Guess what! 2020’s word of the year is here, and it’s depressing!
Thank you Merriam-Webster and Dictionary.com for this reminder of our collective cultural pain.
Let’s be honest, 2020’s Word of the Year was never going to be particularly uplifting. It’s been a shit one! And thus, we get a shit word to go along with the past 11 months of collective hell.
Merriam-Webster and Dictionary.com have dropped their 2020 Word of the Year, and it is, wait for it… “pandemic”. The reasoning behind the choice is fairly self-explanatory: both publishers say that the word has come to define the past year of our lives, more so than anything else (presumably the other choices included “quarantine”, “vaccine”, “dissociation”, “anxiety” and “Netflix”).
“At the start of 2020, it was unthinkable that parents would need to have a serious conversation about the word ‘pandemic’ — a word which may have previously felt like a term from the history books — to their children around the dinner table,” writes Dictionary.com of the announcement. “It was unfathomable that, by the year’s end, the word ‘pandemic’; would become part of our everyday speech to the point of overfamiliarity, even fatigue. How rare it is for the origin of a word to prove so literal. Without a doubt, the ‘pandemic’ affected all of us, all over the world, in nearly all aspects of our lives.”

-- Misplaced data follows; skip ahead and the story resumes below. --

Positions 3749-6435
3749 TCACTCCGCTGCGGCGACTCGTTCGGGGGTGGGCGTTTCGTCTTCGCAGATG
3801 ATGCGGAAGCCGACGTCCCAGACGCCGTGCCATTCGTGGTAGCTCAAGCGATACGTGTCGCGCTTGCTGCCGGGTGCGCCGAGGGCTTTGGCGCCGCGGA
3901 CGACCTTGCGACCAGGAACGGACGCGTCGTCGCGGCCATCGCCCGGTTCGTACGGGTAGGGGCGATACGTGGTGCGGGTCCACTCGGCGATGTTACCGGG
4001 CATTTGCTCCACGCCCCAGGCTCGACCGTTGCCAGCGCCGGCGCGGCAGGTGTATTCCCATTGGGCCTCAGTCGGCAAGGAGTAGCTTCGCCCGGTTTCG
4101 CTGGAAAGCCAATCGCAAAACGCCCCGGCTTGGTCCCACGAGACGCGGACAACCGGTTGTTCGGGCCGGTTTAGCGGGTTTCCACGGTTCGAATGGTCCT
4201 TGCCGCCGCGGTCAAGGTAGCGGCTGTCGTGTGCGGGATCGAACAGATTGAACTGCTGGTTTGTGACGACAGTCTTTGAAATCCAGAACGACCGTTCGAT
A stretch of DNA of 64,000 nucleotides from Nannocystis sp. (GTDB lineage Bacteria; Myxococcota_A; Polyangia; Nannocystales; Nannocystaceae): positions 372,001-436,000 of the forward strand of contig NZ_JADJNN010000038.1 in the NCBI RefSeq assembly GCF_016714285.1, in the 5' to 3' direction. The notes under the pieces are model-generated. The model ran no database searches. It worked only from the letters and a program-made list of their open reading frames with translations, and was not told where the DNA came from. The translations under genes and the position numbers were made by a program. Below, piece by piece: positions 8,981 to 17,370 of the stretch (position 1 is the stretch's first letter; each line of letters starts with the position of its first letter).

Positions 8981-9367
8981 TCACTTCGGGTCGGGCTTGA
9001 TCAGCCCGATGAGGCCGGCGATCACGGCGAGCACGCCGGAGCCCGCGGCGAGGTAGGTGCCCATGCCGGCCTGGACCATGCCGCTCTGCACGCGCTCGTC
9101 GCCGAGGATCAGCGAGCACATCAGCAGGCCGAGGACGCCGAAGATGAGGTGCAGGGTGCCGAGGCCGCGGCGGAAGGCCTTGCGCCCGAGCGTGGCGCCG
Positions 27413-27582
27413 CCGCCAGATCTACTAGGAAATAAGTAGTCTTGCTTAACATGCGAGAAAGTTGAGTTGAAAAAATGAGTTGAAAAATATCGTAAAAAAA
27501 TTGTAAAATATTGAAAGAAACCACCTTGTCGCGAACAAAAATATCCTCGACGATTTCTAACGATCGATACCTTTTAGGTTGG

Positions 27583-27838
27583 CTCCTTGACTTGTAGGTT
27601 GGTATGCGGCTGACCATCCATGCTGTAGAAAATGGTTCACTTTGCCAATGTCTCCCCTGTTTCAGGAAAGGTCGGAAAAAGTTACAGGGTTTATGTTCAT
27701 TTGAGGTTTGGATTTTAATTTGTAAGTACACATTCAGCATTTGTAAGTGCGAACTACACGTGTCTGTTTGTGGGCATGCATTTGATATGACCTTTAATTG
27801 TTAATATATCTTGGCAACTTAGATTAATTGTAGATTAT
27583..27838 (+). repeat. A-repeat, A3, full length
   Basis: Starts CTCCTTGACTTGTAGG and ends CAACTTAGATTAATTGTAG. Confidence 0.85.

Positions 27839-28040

We love the reminder. But truly, it was the only choice for 2020. Since the coronavirus pandemic began to dominate our lives, being designated as an official global pandemic on 11 March, searches for the term have skyrocketed by an incredible 115,806%. Neat!
“‘Pandemic’ is not only an important medical term; it’s likely that this period of time will be forever known by this word,” added Peter Sokolowski, editor at large for Merriam-Webster. “[The choice] probably isn’t a big shock. The words that rise to prominence when we examine our data at the year’s end always say something about our collective experience.”
“Pandemic” is just the latest in a recent trend of depressing year-defining words. 2019’s instalment was the not-technically-one-word word of the year “climate emergency”, while 2018’s was the similarly cheerful “toxic”. I have finished writing this article and I am now going to lie down in a dark room for an indeterminate amount of time and maybe scream.